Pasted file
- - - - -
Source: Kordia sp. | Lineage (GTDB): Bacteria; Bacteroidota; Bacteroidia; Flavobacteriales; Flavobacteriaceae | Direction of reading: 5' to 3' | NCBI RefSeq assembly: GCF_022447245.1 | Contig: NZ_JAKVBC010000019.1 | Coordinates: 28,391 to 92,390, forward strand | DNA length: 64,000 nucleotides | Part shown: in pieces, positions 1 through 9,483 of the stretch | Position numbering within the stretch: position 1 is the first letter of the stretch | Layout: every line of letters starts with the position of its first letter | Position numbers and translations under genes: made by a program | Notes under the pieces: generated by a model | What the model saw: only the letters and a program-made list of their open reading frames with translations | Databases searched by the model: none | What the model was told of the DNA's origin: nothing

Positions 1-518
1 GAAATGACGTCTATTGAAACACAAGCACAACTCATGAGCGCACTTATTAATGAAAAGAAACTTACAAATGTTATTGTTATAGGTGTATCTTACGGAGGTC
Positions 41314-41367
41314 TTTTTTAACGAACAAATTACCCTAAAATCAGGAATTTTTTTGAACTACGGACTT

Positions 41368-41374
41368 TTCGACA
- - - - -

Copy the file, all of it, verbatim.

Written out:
Source: Kordia sp. | Lineage (GTDB): Bacteria; Bacteroidota; Bacteroidia; Flavobacteriales; Flavobacteriaceae | Direction of reading: 5' to 3' | NCBI RefSeq assembly: GCF_022447245.1 | Contig: NZ_JAKVBC010000019.1 | Coordinates: 28,391 to 92,390, forward strand | DNA length: 64,000 nucleotides | Part shown: in pieces, positions 1 through 9,483 of the stretch | Position numbering within the stretch: position 1 is the first letter of the stretch | Layout: every line of letters starts with the position of its first letter | Position numbers and translations under genes: made by a program | Notes under the pieces: generated by a model | What the model saw: only the letters and a program-made list of their open reading frames with translations | Databases searched by the model: none | What the model was told of the DNA's origin: nothing

Positions 1-518
1 GAAATGACGTCTATTGAAACACAAGCACAACTCATGAGCGCACTTATTAATGAAAAGAAACTTACAAATGTTATTGTTATAGGTGTATCTTACGGAGGTC
Positions 41314-41367
41314 TTTTTTAACGAACAAATTACCCTAAAATCAGGAATTTTTTTGAACTACGGACTT

Positions 41368-41374
41368 TTCGACA